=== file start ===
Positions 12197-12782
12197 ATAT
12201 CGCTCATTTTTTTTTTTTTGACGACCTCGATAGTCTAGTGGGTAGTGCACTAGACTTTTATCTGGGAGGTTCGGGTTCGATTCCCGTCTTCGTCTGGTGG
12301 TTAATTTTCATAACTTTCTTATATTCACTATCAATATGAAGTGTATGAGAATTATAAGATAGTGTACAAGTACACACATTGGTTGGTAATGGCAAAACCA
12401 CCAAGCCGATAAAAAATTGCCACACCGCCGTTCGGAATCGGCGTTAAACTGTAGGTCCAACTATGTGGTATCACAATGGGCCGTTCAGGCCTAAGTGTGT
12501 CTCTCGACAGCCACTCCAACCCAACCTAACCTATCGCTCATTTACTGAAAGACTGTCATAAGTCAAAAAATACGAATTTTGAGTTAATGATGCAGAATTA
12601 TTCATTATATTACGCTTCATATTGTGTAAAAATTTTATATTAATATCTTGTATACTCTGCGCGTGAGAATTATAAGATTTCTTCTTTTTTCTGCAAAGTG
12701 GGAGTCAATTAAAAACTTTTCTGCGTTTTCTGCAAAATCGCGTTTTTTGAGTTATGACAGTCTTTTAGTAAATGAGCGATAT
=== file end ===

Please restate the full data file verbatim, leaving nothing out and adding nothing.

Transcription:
Positions 12197-12782
12197 ATAT
12201 CGCTCATTTTTTTTTTTTTGACGACCTCGATAGTCTAGTGGGTAGTGCACTAGACTTTTATCTGGGAGGTTCGGGTTCGATTCCCGTCTTCGTCTGGTGG
12301 TTAATTTTCATAACTTTCTTATATTCACTATCAATATGAAGTGTATGAGAATTATAAGATAGTGTACAAGTACACACATTGGTTGGTAATGGCAAAACCA
12401 CCAAGCCGATAAAAAATTGCCACACCGCCGTTCGGAATCGGCGTTAAACTGTAGGTCCAACTATGTGGTATCACAATGGGCCGTTCAGGCCTAAGTGTGT
12501 CTCTCGACAGCCACTCCAACCCAACCTAACCTATCGCTCATTTACTGAAAGACTGTCATAAGTCAAAAAATACGAATTTTGAGTTAATGATGCAGAATTA
12601 TTCATTATATTACGCTTCATATTGTGTAAAAATTTTATATTAATATCTTGTATACTCTGCGCGTGAGAATTATAAGATTTCTTCTTTTTTCTGCAAAGTG
12701 GGAGTCAATTAAAAACTTTTCTGCGTTTTCTGCAAAATCGCGTTTTTTGAGTTATGACAGTCTTTTAGTAAATGAGCGATAT